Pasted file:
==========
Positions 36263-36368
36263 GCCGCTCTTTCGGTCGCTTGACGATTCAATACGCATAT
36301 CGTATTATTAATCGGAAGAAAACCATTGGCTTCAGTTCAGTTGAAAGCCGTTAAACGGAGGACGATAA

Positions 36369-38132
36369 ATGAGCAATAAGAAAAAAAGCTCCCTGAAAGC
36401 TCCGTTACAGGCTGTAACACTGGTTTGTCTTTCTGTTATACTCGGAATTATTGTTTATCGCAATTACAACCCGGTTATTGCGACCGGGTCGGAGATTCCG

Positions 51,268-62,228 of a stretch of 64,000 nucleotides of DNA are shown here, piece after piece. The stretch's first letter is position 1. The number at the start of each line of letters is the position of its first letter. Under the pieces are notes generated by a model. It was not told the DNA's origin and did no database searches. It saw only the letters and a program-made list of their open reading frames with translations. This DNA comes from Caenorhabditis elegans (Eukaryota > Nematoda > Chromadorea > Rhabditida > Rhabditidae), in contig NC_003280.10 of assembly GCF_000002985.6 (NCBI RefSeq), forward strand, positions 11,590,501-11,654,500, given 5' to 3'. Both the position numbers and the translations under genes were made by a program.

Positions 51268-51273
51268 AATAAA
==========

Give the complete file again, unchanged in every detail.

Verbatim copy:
Positions 36263-36368
36263 GCCGCTCTTTCGGTCGCTTGACGATTCAATACGCATAT
36301 CGTATTATTAATCGGAAGAAAACCATTGGCTTCAGTTCAGTTGAAAGCCGTTAAACGGAGGACGATAA

Positions 36369-38132
36369 ATGAGCAATAAGAAAAAAAGCTCCCTGAAAGC
36401 TCCGTTACAGGCTGTAACACTGGTTTGTCTTTCTGTTATACTCGGAATTATTGTTTATCGCAATTACAACCCGGTTATTGCGACCGGGTCGGAGATTCCG

Positions 51,268-62,228 of a stretch of 64,000 nucleotides of DNA are shown here, piece after piece. The stretch's first letter is position 1. The number at the start of each line of letters is the position of its first letter. Under the pieces are notes generated by a model. It was not told the DNA's origin and did no database searches. It saw only the letters and a program-made list of their open reading frames with translations. This DNA comes from Caenorhabditis elegans (Eukaryota > Nematoda > Chromadorea > Rhabditida > Rhabditidae), in contig NC_003280.10 of assembly GCF_000002985.6 (NCBI RefSeq), forward strand, positions 11,590,501-11,654,500, given 5' to 3'. Both the position numbers and the translations under genes were made by a program.

Positions 51268-51273
51268 AATAAA